University of Minnesota
Software Engineering Center

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Sanjai Rayadurgam

Photo of Sanjai Rayadurgam
Director of the Software Engineering Center
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6-202 Keller Hall
B.Sc. in Mathematics, University of Madras, Chennai (1989)
M.E. in Computer Science and Engineering, Indian Institute of Science, Bengaluru (1993)
Ph.D. in Computer and Information Sciences, University of Minnesota, Minneapolis (2004)

Sanjai Rayadurgam is the director of the University of Minnesota Software Engineering Center and is a Research Project Specialist in the Department of Computer Science and Engineering. His research interests are in software testing, formal analysis and requirements modeling, with particular focus on safety-critical systems development. Prior to his work at the University of Minnesota, he worked at Boston Scientific, performing advanced tools development, systems engineering, and verification and validation of implantable cardiac device. He For his doctoral dissertation he developed techniques to automatically derive tests from behavioral models of software that could meet stringent coverage criteria. He has co-authored several research papers and articles in software engineering. He was a co-organizer of Dagstuhl seminar on Software and Systems Traceability for Safety-Critical Projects in 2015, was a program co-chair for the NASA Formal Methods Symposium in 2016 and is in the program committees of various workshops and conferences in software engineering.

His recent research areas include contract-discovery and coverage techniques for black-box object-code components funded by a NSF grant, test generation and verification of plan executions for autonomy platforms funded by a NASA grant, testing techniques of learning enabled components for assuring autonomous systems funded under a DARPA project and model based fuzz testing funded under an ONR project.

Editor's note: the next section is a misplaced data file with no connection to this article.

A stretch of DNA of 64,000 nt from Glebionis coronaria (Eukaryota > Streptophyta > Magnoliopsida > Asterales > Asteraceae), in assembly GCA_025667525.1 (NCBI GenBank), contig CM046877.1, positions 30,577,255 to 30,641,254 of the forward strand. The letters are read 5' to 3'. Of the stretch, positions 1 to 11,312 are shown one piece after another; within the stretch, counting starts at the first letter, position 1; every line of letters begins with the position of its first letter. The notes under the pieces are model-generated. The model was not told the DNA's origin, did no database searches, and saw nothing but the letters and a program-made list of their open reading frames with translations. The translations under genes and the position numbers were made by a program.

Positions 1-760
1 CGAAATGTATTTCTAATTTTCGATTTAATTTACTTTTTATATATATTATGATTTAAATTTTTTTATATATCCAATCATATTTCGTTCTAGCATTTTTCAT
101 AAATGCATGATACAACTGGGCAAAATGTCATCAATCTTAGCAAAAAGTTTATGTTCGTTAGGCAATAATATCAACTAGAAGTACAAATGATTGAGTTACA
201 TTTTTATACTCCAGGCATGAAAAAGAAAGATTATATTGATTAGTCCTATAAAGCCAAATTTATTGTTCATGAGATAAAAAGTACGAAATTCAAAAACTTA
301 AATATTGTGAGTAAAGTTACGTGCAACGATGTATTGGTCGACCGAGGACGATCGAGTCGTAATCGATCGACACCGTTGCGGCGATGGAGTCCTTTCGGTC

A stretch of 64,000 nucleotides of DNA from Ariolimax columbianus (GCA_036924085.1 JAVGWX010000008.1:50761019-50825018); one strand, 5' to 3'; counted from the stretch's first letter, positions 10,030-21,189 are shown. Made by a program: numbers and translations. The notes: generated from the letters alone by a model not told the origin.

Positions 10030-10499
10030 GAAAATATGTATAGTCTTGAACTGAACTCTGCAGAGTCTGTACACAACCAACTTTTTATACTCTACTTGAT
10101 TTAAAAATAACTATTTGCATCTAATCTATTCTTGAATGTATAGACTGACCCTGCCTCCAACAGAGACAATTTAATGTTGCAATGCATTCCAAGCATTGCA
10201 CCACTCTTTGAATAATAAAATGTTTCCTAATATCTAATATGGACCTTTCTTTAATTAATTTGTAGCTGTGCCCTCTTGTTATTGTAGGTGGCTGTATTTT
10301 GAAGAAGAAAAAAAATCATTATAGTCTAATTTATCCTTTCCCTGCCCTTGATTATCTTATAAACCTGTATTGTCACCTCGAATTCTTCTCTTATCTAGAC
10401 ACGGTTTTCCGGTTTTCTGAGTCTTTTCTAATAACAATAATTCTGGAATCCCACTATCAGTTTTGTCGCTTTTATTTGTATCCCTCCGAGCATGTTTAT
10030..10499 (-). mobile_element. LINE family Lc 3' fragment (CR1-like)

Software Engineering, Formal Methods, Automated Testing, High Assurance Autonomy

Recent Publications

Practical Aspects of Building a Constrained Random Test Framework for Safety-critical Embedded Systems

In the safety-critical embedded system industry, one of the key challenges is to demonstrate the robustness and dependability of the product prior to market release, which is typically done using various verification and validation (V&V) strategies. Directed verification testing is a common strategy that performs black-box testing at the system level; however, it only samples a small set of specific system behaviors and requires heavily manual effort.

Structuring Simulink Models for Verification and Reuse

Model-based development (MBD) tool suites such as Simulink and Stateflow offer powerful tools for design, development, and analysis of models. These models can be used for several purposes: for code generation, for prototyping, as descriptions of an environment (plant) that will be controlled by software, as oracles for a testing process, and many other aspects of software development. In addition, a goal of model-based development is to develop reusable models that can be easily managed in a version-controlled continuous integration process.

Exploring the Twin Peaks using Probabilistic Verification Techniques

System requirements and system architecture/design co-evolve as the understanding of both the problem at hand as well as the solution to be deployed evolve---the Twin Peaks concept. Modeling of requirements and solution is a promising approach for exploring the Twin Peaks. Commonly, such models are deterministic because of the choice of modeling notation and available analysis tools. Unfortunately, most systems operate in an uncertain environment and contain physical components whose behaviors are stochastic.